Common Internal Parasites
Goats are prone to parasites. Parasite management is the most important factor in the health of your goat.
Internal Parasites are commonly referred to as worms. There are many different kinds of worms that goats can have.
Understanding the kind of worms your goat has will save you a great deal of time, money, and frustration.
All Goats Will Have Parasites
All goats will have some level of parasites. This is normal.
It is when a particular parasite load becomes too "heavy", meaning there are way too many, it causes health repercussions.
Not all internal parasites are pathogenic.
The Most Troublesome "Worms" for Goats
The most troublesome are the barberpole (Haemonchus contortus), and liver flukes (Fasciola hepatica).
There are other worms your goat can have but these two are the most serious. They are most troublesome as they are both "blood-suckers" and can cause extreme anemia, bottlejaw, inability to thrive, and eventual death if not controlled.
Management is the key to keeping your goats healthy.
Barberpole- Haemonchus contortus
Haemonchus contortus, also known barberpole worm, is very common parasite and one the most problematic for goat owners. Adult worms attach to the abomasal mucosa and feed on the blood. This parasite is responsible for considerable loss in the goat and sheep industry. Females may lay over 10,000 eggs a day. A single barberpole can suck up to 0.05 ml of blood per day. One thousand barber pole worm larvae can suck up to 50 ml of blood per day.
This parasite thrives in warm humid, wet environments.
The barberpole, if not managed, can cause anemia, bottle jaw, lethargy, dehydration, and death.
More about these parasites
http://www.cals.ncsu.edu/an_sci/extension/animal/meatgoat/MGWormer.htm - written by Dr J-M Luginbuhl from NC State
Common Liver Fluke - Fasciola hepatica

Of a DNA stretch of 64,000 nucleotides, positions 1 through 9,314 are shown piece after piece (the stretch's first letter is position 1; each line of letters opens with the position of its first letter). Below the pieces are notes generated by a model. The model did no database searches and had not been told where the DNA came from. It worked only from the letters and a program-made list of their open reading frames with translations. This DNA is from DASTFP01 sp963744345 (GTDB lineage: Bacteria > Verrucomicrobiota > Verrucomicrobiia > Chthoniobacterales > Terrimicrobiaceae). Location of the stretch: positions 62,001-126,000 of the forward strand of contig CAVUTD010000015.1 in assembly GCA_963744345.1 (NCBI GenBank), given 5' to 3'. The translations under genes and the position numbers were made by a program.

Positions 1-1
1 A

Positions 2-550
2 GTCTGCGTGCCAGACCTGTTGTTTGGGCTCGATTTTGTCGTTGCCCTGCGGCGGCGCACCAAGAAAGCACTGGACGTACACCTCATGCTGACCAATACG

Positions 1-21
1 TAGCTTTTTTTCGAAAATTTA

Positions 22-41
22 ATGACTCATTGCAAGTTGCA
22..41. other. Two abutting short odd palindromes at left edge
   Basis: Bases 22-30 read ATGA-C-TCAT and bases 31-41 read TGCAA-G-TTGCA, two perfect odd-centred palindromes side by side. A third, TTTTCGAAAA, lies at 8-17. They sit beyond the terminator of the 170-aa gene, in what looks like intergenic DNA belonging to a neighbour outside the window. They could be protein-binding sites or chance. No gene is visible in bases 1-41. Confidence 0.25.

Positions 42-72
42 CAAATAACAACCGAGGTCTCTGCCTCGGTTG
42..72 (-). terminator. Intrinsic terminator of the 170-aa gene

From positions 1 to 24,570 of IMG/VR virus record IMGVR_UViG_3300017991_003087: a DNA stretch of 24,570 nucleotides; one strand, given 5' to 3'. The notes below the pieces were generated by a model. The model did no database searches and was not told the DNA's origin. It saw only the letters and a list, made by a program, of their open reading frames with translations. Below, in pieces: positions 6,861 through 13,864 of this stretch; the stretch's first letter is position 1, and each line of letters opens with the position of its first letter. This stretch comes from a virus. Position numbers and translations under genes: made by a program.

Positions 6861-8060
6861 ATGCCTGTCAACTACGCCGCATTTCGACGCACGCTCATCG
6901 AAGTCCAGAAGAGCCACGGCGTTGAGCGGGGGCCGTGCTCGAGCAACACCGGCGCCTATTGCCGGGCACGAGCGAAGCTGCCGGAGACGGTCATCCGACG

Fasciola hepatica, also known as the common liver fluke, is a parasitic flatworm that infects the livers of various mammals.
To complete its life cycle, F. hepatica requires a freshwater snail as an intermediate host in which the parasite can reproduce asexually. Once the sheep or goat is infected with the parasite browses on liver tissue for a period of up to six weeks, and eventually finds its way to the bile duct, where it matures into an adult and begins to produce eggs. A single fluke can produce up to 25,000 eggs per day and up to 500,000 eggs per day can be deposited onto pasture by a single sheep or goat.
Wet, marshy pastures provide the right environment for flukes.
Each fluke can cause the loss of 0.5ml of blood per day from the liver.
Liver Flukes can cause bottlejaw, anemia, pale lower eyelids, weight loss, and diarrhea.
the following are other links that may be helpful :
map and egg pics-goat-link.com/content/view/152/#.UfObNdLOuuI
Other Common Internal Parasites
Common Thread Worm-Strongyloides papillosus
Medium or Brown Stomach Worm-Ostertagia circumcincta
Small Stomach and Intestinal Worms-Trichostrongylus spp.
Thin-Necked Intestinal Worm-Nematodirus spathiger
Large Lung Worm-Dictyocaulus filaria
These are some excellent links for you to have a better in-depth understanding.
WE ARE NOT VETERINARIANS
The information provided is not to replace veterinarian care. We do not give medical advice and shall not be interpreted as such.
We do not and cannot guarantee accuracy of any articles written nor for any links provided. The articles/pages herein have been written by laymen, and should be understood as such. It is the readers responsibility to consult with their veterinarian before implementing the practices discussed herein.
Wingin' it Farms shall not be held responsible for the use of any information provided.